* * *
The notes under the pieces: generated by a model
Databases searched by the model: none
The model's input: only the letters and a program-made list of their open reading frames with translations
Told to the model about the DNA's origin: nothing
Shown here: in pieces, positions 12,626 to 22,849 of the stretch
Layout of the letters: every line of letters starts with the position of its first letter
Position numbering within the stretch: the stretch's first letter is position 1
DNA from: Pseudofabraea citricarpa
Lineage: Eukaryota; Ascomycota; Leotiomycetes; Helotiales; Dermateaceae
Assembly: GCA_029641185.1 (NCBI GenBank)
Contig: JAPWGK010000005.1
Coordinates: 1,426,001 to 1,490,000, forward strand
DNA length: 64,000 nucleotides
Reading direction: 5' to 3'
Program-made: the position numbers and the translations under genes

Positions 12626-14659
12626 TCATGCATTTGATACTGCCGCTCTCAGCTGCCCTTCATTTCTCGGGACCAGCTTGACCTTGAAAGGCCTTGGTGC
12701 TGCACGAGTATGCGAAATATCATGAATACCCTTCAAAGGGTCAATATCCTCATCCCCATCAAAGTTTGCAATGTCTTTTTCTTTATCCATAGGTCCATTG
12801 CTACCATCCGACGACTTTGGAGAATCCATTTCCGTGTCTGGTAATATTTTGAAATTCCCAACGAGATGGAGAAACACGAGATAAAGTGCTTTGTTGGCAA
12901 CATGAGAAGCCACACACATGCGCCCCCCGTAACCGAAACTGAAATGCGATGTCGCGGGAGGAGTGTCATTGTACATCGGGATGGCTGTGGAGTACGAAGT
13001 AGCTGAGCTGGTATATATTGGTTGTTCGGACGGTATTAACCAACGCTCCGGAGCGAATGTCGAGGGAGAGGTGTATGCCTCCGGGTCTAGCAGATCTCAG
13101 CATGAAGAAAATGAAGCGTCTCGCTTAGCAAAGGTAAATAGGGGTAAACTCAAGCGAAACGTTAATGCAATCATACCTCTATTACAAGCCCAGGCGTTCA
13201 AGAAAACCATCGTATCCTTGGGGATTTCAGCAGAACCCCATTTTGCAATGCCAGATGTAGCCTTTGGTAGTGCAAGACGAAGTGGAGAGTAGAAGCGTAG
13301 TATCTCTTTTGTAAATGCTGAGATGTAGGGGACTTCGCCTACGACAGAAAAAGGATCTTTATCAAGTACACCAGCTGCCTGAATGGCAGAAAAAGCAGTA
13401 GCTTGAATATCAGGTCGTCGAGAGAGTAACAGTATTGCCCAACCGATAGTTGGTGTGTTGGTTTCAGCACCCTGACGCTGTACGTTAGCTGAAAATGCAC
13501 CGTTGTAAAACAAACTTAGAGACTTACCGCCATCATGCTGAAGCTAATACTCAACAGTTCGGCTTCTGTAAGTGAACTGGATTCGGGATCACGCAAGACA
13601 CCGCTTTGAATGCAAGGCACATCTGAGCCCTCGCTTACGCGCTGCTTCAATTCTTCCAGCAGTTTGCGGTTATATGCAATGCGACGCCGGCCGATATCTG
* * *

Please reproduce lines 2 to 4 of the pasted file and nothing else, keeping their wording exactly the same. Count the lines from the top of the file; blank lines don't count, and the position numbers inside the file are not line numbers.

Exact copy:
Databases searched by the model: none
The model's input: only the letters and a program-made list of their open reading frames with translations
Told to the model about the DNA's origin: nothing